We’ve seen the development of a number of technologies that could be used to provide robots with a sense of touch, such as proximity and temperature sensing hexagonal plates and artificial skin constructed from semiconductor nanowires. However, perhaps none are as impressive as a tactile sensor developed by researchers at the University of California’s Viterbi School of Engineering. The group’s BioTac sensor was built to mimic a human fingertip and can outperform humans in identifying a wide range of materials, offering potential use for the technology in robotics and prostheses.
The finger-sized BioTac sensor consists of a soft, flexible skin covering a liquid filling. The skin even has fingerprints that enhance the sensor’s sensitivity to vibration, so that as the sensor slides over a textured surface, it vibrates in characteristic ways. A microphone designed to be used underwater – known as a hydrophone – located within the sensor’s bone-like core detects these vibrations, similar to the way in which a human finger uses similar vibrations to recognize textures. However, the robot finger is even more sensitive and also has the capability to identify in which direction forces are being applied and the temperature of the object being touched.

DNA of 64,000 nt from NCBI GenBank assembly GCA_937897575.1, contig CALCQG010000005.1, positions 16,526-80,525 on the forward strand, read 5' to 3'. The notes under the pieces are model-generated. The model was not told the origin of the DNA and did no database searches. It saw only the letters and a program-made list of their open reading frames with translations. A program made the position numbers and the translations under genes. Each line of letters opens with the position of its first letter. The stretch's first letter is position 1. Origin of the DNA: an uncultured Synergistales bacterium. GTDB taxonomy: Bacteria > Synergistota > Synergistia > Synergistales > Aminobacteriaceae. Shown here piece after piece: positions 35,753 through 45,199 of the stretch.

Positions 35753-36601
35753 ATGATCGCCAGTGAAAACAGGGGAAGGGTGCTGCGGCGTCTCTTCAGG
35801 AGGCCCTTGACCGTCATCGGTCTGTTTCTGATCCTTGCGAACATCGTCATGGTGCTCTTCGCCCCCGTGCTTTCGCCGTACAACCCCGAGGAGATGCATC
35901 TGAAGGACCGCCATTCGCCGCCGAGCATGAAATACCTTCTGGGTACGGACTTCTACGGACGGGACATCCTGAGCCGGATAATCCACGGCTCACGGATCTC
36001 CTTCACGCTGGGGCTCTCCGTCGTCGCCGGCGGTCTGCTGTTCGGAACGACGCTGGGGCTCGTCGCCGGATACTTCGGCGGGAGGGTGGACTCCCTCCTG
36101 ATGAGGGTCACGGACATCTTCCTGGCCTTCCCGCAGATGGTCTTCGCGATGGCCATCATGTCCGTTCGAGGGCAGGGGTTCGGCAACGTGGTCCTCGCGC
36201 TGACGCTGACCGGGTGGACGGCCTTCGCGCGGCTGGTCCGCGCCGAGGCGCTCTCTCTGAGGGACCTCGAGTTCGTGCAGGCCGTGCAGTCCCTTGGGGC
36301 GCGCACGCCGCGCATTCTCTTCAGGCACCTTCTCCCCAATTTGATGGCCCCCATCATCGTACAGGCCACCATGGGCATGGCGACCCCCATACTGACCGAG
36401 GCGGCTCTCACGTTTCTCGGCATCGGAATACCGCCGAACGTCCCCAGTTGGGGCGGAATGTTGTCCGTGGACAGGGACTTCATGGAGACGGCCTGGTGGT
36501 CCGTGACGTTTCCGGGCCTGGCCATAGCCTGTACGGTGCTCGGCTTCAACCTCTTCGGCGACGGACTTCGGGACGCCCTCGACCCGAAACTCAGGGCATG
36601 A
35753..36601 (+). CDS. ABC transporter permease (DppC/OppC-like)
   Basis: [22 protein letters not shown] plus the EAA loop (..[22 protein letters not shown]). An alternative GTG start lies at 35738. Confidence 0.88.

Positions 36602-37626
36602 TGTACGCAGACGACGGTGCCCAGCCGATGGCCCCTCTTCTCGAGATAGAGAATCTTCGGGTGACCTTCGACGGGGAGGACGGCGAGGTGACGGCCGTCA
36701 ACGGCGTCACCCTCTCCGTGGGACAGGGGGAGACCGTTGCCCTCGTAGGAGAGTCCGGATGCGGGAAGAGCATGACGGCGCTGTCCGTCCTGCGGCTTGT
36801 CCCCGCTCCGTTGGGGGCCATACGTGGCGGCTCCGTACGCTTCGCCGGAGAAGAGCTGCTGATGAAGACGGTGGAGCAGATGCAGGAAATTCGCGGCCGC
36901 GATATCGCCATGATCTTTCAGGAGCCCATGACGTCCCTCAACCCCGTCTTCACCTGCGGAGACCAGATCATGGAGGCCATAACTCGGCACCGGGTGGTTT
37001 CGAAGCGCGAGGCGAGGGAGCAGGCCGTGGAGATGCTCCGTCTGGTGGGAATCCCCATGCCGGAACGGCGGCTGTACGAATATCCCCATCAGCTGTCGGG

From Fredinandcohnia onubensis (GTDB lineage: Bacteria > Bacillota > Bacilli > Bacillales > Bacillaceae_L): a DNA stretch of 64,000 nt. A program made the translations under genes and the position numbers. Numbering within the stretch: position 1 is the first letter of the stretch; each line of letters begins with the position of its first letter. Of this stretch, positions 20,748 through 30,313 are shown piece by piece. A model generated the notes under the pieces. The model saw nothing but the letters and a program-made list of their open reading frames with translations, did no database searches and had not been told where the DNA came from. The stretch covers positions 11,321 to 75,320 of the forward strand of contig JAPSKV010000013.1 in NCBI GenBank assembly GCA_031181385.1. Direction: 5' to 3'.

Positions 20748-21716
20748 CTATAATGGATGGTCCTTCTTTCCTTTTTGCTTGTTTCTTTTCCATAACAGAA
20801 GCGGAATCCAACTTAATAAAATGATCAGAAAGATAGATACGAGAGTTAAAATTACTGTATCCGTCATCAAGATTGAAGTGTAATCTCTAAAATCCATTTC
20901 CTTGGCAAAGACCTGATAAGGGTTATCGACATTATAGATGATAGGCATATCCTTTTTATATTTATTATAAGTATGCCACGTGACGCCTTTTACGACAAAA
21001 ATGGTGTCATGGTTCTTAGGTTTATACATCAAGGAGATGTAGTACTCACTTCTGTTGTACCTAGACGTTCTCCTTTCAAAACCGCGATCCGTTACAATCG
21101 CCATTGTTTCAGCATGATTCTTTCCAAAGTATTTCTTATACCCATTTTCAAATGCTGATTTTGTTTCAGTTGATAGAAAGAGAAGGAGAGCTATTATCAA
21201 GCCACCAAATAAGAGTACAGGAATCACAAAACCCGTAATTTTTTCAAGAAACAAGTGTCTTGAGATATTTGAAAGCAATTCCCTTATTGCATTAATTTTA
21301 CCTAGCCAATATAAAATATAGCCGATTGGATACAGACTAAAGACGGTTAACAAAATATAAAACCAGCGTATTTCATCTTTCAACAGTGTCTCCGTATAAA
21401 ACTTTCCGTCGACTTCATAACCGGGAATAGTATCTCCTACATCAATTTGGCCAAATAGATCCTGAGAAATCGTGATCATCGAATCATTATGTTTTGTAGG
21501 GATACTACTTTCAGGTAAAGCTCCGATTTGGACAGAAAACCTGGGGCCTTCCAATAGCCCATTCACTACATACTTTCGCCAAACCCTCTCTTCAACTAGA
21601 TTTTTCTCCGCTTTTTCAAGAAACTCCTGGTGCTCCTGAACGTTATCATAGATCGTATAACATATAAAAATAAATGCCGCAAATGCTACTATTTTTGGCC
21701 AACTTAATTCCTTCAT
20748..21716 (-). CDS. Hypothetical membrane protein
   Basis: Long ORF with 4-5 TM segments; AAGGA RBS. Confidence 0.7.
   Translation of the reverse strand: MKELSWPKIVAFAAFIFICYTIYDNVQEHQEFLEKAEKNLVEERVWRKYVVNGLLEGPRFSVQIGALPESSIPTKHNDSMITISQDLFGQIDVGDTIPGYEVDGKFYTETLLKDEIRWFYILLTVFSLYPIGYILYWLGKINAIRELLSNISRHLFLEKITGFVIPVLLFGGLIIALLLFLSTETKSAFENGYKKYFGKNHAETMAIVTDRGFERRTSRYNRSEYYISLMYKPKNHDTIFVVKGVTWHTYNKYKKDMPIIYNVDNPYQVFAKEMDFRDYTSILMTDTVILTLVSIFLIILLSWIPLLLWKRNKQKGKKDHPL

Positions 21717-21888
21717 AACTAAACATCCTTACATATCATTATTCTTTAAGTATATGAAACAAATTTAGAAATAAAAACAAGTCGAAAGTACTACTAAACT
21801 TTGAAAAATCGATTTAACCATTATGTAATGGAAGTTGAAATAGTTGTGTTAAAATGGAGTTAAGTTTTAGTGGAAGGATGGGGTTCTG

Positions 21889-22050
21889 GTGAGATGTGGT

NEW ATLAS NEEDS YOUR SUPPORT
Upgrade to a Plus subscription today, and read the site without ads.
It's just US$19 a year.UPGRADE NOW
The researchers also developed a new algorithm that mimics the exploratory movements humans make based on prior experience with similar objects when attempting to identify an object by touch. Previously, there had been no way to decide which exploratory movement to make next, but Professor of Biomedical Engineering Gerald Loeb and recently graduated doctoral student Jeremy Fishel came up with a new theorem for solving the general problem which they describe as “Bayesian Exploration.”
The specialized robot, which was built by Fishel, was trained using 117 common materials sourced from fabric, stationary and hardware stores. After making an average of five exploratory movements, the robot could correctly identify a randomly selected material with 95 percent accuracy. It was only occasionally stumped by pairs of similar textures that human subjects, making their own exploratory movements, couldn’t distinguish at all. Fishel and Loeb say that, although their robot finger is very good at identifying which textures are similar to each other, it can’t tell which textures humans will prefer.
Fishel and Loeb are partners in SynTouch LLC, a technology start-up founded in 2008 by researchers from USC’s Medical Device Development Facility that is now selling the BioTac sensor to other researchers and manufacturers of industrial robots and prosthetic hands.
The researchers’ study, “Bayesian exploration for intelligent identification of textures,” is published in Frontiers in Neurobotics. Fishel and Loeb explain their technology in the following video.